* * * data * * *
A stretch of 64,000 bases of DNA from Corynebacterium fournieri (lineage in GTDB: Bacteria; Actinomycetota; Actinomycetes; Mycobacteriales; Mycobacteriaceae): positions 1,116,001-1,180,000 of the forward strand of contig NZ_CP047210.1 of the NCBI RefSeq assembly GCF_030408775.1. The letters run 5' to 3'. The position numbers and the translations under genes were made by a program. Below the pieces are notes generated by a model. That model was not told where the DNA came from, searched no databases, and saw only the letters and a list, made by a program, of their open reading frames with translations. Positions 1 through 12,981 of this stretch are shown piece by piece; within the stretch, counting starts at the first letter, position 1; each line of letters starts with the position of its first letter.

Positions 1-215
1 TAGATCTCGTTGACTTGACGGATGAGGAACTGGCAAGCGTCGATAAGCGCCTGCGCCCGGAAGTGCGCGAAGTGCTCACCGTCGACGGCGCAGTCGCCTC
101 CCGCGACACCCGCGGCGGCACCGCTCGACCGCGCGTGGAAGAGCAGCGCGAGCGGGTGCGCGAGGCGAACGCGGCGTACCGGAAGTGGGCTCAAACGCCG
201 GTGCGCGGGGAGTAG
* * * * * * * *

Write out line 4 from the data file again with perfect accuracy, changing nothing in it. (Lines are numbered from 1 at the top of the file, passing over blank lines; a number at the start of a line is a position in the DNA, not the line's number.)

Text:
101 CCGCGACACCCGCGGCGGCACCGCTCGACCGCGCGTGGAAGAGCAGCGCGAGCGGGTGCGCGAGGCGAACGCGGCGTACCGGAAGTGGGCTCAAACGCCG